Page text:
The Army announced last month that, as a result of a class action lawsuit filed by the Vietnam Veterans of America, it will begin providing medical care to veterans who have a condition resulting from their participation in chemical and biological testing programs conducted by the Army between 1942 and 1975. Most of these programs took place at Edgewood Arsenal near Aberdeen, MD or at Ft. Detrick, MD.
According to the court ruling, the Army, NOT the VA, is to provide medical care for these veterans. The medical care, including medications, will be provided on a space-available basis at the veteran’s nearest military medical facility with the capability and the capacity to treat these conditions. Care will be provided for a specific period of time as stated in the authorization letter and will be supplemental to any care the veteran is entitled to receive through the VA.
The Army is required to notify by mail those veterans that they can identify who may be eligible for treatment. The first notification letters were sent out November 1, 2017. A veteran does not have to wait to receive a letter in order to apply, however.
To be eligible, veterans must have:
-A DD214 or War Department discharge (or the equivalent)
-volunteered as a medical research subject in a US Army testing program
for biological or chemical substances between 1942 and 1975, including
medications or vaccines received as part of the US Army investigational
-a diagnosed condition that may be connected to their participation in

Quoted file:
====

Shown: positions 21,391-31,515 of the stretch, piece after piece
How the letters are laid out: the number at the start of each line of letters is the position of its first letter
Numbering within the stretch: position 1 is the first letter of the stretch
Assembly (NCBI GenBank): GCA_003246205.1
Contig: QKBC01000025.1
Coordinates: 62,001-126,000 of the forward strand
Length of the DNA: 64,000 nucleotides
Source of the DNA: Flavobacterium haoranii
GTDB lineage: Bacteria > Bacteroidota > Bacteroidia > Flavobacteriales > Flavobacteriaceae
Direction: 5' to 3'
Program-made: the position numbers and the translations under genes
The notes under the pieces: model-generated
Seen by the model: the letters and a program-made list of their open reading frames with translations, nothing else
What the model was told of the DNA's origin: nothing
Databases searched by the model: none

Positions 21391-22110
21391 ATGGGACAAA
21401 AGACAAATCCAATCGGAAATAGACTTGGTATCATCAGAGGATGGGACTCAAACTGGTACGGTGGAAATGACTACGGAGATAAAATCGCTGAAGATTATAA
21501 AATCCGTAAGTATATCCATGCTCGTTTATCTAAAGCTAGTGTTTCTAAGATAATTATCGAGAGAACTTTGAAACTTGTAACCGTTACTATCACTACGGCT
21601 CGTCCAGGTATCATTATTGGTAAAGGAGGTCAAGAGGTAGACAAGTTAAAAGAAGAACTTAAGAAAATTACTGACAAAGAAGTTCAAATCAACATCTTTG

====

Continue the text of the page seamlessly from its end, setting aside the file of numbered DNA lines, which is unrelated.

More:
Veterans who believe they are eligible must apply through the Army, using MEDCOM Form 840. Along with the form, veterans must submit all medical evidence regarding the condition, their VA rating determination letter, and any documents that support their involvement in the testing programs.
Because the records of many participants were destroyed and others classified, it may be difficult for some veterans to prove their participation in these programs. Documents, like orders showing that the veteran was stationed at participating locations at the time, statements from physicians stating that the condition is “more likely than not” connected to research participation, etc., will be considered and could strengthen the veteran’s case. Ultimately, the eligibility decision rests with the Army Medical Command.
The court order requires the Army to set up a Benefits Application Panel that will look at all the evidence available to determine whether or not the diagnosed condition is related to research participation. At this time, a list of eligible conditions/injuries has not been published, so the Panel will review all cases that may qualify.
If you feel that you may be eligible to receive care, please go to www.armymedicine.mil or call 1-800-984-8523.